The Family in EU Law After the SM Ruling: Variable Geometry and Conditional Deference

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Abstract: SM (Court of Justice, judgment of 26 March 2019, case C-129/18 [GC]) revolved around the possibility of embracing a child in guardianship under the Algerian kafala system within the EU law notion of “family member”. In the ruling, the Court opened the door to a “variable geometry” notion of family. To this extended notion of family, it tendered enhanced protection through resort to fundamental rights law. And relatedly it recognized only conditional deference to host Member States with regard to the treatment of relevant family members in the context of their immigration rules. Rather than offering a detailed analysis of the case, this Insight focuses on these three aspects of the judgment as the starting point for a reflection on the evolving treatment of the “family” in EU law.

Keywords: family reunification – right to family life – citizenship of the Union – fundamental rights – free movement – immigration law.

I. Embracing the variable geometry family

Variable geometry is not a metaphor that comes from family law, let alone EU family law. It rather belongs to the vocabulary of integration modes, and strategies. In the discourse of European integration, it is an old leit-motive, recently revived by attempts to circumvent the integration crisis.[1] Nonetheless, a ruling of the Court of Justice rendered in March, in the SM case,[2] inspires to apply the metaphor to the notion of the family in EU law.[3] The SM case concerned two European citizens of French nationality residing in the United Kingdom, and seeking entry clearance for the Algerian child of whom they had become legal guardians under the Algerian kafala system. They relied on the rights of the child as the adopted family member of an EEA national. The questions referred to the Court of Justice by the UK Supreme Court, and the Court's ruling, focus on the clarification of two notions deployed in the Citizenship Directive,[4] “direct descendant” and “any other family member”.[5] By offering further guidance as to the meaning of both terms, the ruling shed clarity on the EU law notion of family.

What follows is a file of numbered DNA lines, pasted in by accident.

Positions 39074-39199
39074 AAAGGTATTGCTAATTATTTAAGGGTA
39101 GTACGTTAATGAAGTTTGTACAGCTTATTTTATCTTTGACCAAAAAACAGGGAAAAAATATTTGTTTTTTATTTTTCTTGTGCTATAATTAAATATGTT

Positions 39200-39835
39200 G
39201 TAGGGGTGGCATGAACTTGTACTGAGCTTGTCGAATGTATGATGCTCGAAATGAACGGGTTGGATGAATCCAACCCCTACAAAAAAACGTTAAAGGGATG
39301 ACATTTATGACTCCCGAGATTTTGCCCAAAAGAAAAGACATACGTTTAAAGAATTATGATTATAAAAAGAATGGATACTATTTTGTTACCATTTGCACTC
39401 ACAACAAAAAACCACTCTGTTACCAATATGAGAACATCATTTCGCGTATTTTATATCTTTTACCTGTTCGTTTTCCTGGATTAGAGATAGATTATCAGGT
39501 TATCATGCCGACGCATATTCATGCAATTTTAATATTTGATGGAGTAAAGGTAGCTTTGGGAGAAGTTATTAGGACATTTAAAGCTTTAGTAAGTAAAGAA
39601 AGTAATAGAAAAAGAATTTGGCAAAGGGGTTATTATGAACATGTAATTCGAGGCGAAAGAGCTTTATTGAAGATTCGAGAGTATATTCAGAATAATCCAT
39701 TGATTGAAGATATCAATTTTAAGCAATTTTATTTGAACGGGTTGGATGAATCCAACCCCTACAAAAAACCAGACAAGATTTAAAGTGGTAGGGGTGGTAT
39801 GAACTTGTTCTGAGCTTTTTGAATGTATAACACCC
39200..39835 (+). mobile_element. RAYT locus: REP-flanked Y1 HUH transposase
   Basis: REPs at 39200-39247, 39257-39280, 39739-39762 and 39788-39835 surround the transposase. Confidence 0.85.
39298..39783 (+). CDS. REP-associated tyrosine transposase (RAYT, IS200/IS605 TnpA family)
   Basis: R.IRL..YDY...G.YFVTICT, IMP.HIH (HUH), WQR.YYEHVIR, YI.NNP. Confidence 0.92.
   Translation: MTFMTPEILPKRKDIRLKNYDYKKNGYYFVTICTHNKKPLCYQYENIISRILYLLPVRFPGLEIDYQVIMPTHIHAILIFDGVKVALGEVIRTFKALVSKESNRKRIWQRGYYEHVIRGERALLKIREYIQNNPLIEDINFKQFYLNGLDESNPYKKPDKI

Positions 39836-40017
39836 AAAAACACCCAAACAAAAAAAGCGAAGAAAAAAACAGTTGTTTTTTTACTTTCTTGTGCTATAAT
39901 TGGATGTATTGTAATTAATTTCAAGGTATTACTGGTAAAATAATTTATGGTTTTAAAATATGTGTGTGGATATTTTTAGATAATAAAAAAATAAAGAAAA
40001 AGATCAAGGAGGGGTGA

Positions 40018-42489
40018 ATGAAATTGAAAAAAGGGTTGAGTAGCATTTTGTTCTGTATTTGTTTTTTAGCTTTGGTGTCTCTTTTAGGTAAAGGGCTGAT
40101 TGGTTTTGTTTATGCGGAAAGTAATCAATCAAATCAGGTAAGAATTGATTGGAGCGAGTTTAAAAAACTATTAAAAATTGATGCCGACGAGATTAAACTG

With regard to the notion of “direct descendant”, the court found that, absent an express reference to the law of the Member States, an independent EU-wide interpretation was needed. And absent an express definition in the Citizenship Directive, that interpretation needed to take into account not only the wording of the directive, but also the context in which the notion was used and the objective of the rules to which it pertained. Given that the Citizenship Directive pursues the objective of strengthening the primary and individual right of movement, its provisions had to be read broadly. A broad reading of the notion of “direct descendant” required it to embrace both biological and legal parent-child relations. But not relations of mere legal guardianship, such as that entailed by the Algerian kafala.[6]

With regard to the notion of “any other family member”, the Court of Justice emphasized that the objective of the provision where the notion sat was maintaining the unity of the family in the context of free movement in respect of a broader circle of family members. These were family members not belonging to the “core” family drawn by the definition of Art. 2, but nonetheless retaining close and stable family ties to a Union citizen, on account of a range of possible factual circumstances such as economic dependency, being members of the Union citizen’s household, or serious health grounds.[7] While that definition is not new,[8] the context of application is. In previous case law, the court had focused on the relation of dependency of a family member on a Union citizen. In SM, in embracing within the extended family a child under legal guardianship according to the Algerian kafala, the court emphasized, beyond the legal bond, the Union citizen’s responsibility for the care, education and protection of a person being a member of the household.[9]